Today’s reading from the Old Testament is the story of Sodom and Gomorrah, where God brings justice to those who have been afflicted by the sinfulness of the society in which they live. As the Hebrew people told it, God destroys those cities “because their sin is so grave.” Of course, we know the sin is of a sexual nature–it’s where we get our English word, sodomy, or sodomite. There are many who would like to simply dismiss this example of sin in society, arguing that the Biblical worldview is archaic and no longer applies, but I think this is wrong. And there are those who would like to elevate this example of sin in society, arguing that because it was used as an example here, that it is worse than any other sin that can be committed, but I think this is wrong too.
This is not a story about homosexuality, as far too many would suggest, this is a story about sodomy, social sin, the effects of sin, God’s justice, God’s judgement, God’s mercy, and the power of prayer. God cares about people–God loves the world and everything in it–and God is always concerned about behavior that is closed to life.
The Old Testament is said to have 613 commandments–all of them in some way or another a violation of the love that is due to God or neighbor. As Christians we are not bound by those 613–Jesus gave us only one commandment, namely, to love–and we should, but what does that mean about the rest of the commandments found in the Old Testament? While not bound by them, we must ask ourselves, “What is the danger here? What is at stake here? What virtue of value does it seek to uphold?” We are not bound by it, but we must allow all of God’s Word to form us.
The sin of sodomy is a sinful attitude and concrete action against life. As I’ve said a number of times, God is pro-life, and for all thoughts and actions that encourage and promote life. The flip side of that coin is to be indifferent toward life, or even worse, to be against it–to be pro death. Is it only sodomy that is opposed to life, and are homosexual males that only ones who violate God’s law of life by their actions? Of course not! The story of Sodom and Gomorrah convicts us all. We all violate God’s law when it comes to right living. As St. Paul says, “All have sinned and fall short of the glory of God.” (ROM 3:23) The church calls us to be pro-life, any many are in many respects, but many of us stand convicted on other life issues: abortion, birth control, masturbation, the death penalty, unjust war, domestic violence, pornography, drug use, gluttony, profanity, anger, human trafficking, gossip, slander, prostitution –all are opposed to life! And each of us stands accused in one way or another. All have sinned.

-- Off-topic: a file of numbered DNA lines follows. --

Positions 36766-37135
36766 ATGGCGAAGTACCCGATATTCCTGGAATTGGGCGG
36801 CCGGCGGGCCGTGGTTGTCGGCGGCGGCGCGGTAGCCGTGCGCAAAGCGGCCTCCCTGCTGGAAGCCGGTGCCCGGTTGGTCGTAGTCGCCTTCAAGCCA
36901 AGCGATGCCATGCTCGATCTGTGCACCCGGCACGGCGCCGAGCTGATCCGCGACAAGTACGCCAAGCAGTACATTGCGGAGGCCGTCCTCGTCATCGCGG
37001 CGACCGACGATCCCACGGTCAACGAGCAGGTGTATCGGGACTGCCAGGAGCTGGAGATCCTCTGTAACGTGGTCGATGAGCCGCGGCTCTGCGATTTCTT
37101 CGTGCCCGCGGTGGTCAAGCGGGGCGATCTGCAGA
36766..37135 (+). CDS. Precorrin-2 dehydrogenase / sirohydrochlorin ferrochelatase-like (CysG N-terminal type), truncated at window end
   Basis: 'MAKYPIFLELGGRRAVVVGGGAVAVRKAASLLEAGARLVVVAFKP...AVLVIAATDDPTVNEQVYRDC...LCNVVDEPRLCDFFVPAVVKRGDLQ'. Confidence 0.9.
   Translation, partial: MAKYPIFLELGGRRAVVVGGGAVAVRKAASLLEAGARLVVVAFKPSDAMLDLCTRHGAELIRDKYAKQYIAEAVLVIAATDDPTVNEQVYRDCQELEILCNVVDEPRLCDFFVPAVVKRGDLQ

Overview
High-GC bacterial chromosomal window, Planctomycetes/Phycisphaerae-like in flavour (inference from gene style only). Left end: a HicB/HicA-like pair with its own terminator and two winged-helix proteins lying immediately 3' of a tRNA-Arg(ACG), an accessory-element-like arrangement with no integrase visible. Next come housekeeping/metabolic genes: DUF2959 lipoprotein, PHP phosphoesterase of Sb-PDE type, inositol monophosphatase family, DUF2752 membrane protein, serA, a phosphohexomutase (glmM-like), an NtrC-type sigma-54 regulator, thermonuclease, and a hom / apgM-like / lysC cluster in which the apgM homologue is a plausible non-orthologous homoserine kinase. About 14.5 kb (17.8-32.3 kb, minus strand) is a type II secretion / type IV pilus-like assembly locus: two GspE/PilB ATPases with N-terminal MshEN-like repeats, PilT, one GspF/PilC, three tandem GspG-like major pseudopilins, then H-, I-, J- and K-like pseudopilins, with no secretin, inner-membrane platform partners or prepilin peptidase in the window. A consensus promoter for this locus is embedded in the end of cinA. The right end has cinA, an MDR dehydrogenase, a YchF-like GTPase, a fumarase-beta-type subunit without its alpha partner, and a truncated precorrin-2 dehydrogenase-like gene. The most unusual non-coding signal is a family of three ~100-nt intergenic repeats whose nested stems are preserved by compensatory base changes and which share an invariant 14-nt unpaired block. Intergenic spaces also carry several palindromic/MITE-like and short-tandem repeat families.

The story of Sodom and Gomorrah is not a window through which we judge the actions of others–it is a mirror that causes us to reflect upon the degree to which my brokenness and my sinfulness have affected me, my family, my society, and my relationship with God. And we cry out to God in prayer. We repent. With a contrite and humble heart we admit that if God’s justice were to rain down today, we would be in trouble. These Scriptures are God’s reminder to us to repent while we still have time. We are reminded not to judge our fellow man, but to instead remove the beam from our own eye, so as to see more clearly.
The story of Sodom and Gomorrah cannot be dismissed as archaic. It speaks to the sin that exists in every society–ours too. But we cannot look down our nose and wag our finger as though this is the only sin, or even the gravest. No, it is relevant, it does apply, and we are guilty…but we are also loved by God–even still. God never stops loving us, forgiving us, and working to heal us in the different areas of our life. That is God’s mercy promised to sinful people who never stop striving. So let’s not judge, but instead reflect, repent, and pray for ourselves and for others.